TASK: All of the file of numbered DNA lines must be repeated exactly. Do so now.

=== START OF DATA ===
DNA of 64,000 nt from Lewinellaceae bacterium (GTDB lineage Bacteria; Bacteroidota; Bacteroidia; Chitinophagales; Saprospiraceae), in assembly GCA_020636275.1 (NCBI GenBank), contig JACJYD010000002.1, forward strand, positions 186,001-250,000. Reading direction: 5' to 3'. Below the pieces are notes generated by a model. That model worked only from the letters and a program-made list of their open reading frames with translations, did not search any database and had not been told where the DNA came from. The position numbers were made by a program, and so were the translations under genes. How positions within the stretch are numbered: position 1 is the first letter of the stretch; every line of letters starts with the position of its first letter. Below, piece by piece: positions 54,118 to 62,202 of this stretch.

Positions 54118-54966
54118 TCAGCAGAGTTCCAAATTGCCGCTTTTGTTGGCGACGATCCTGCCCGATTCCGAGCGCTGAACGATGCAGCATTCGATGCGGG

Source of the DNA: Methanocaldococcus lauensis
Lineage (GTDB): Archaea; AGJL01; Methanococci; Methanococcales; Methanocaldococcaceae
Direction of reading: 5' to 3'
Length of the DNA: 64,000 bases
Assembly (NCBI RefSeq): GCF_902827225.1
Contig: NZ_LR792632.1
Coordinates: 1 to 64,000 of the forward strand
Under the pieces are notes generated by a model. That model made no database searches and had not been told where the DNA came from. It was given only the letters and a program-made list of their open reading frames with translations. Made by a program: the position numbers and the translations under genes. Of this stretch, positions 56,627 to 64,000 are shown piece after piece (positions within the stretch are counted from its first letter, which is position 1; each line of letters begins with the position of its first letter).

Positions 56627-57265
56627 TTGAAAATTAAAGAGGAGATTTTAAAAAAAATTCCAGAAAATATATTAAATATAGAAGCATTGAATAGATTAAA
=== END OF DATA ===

DNA of 64,000 nt from Lewinellaceae bacterium (GTDB lineage Bacteria; Bacteroidota; Bacteroidia; Chitinophagales; Saprospiraceae), in assembly GCA_020636275.1 (NCBI GenBank), contig JACJYD010000002.1, forward strand, positions 186,001-250,000. Reading direction: 5' to 3'. Below the pieces are notes generated by a model. That model worked only from the letters and a program-made list of their open reading frames with translations, did not search any database and had not been told where the DNA came from. The position numbers were made by a program, and so were the translations under genes. How positions within the stretch are numbered: position 1 is the first letter of the stretch; every line of letters starts with the position of its first letter. Below, piece by piece: positions 54,118 to 62,202 of this stretch.

Positions 54118-54966
54118 TCAGCAGAGTTCCAAATTGCCGCTTTTGTTGGCGACGATCCTGCCCGATTCCGAGCGCTGAACGATGCAGCATTCGATGCGGG

Source of the DNA: Methanocaldococcus lauensis
Lineage (GTDB): Archaea; AGJL01; Methanococci; Methanococcales; Methanocaldococcaceae
Direction of reading: 5' to 3'
Length of the DNA: 64,000 bases
Assembly (NCBI RefSeq): GCF_902827225.1
Contig: NZ_LR792632.1
Coordinates: 1 to 64,000 of the forward strand
Under the pieces are notes generated by a model. That model made no database searches and had not been told where the DNA came from. It was given only the letters and a program-made list of their open reading frames with translations. Made by a program: the position numbers and the translations under genes. Of this stretch, positions 56,627 to 64,000 are shown piece after piece (positions within the stretch are counted from its first letter, which is position 1; each line of letters begins with the position of its first letter).

Positions 56627-57265
56627 TTGAAAATTAAAGAGGAGATTTTAAAAAAAATTCCAGAAAATATATTAAATATAGAAGCATTGAATAGATTAAA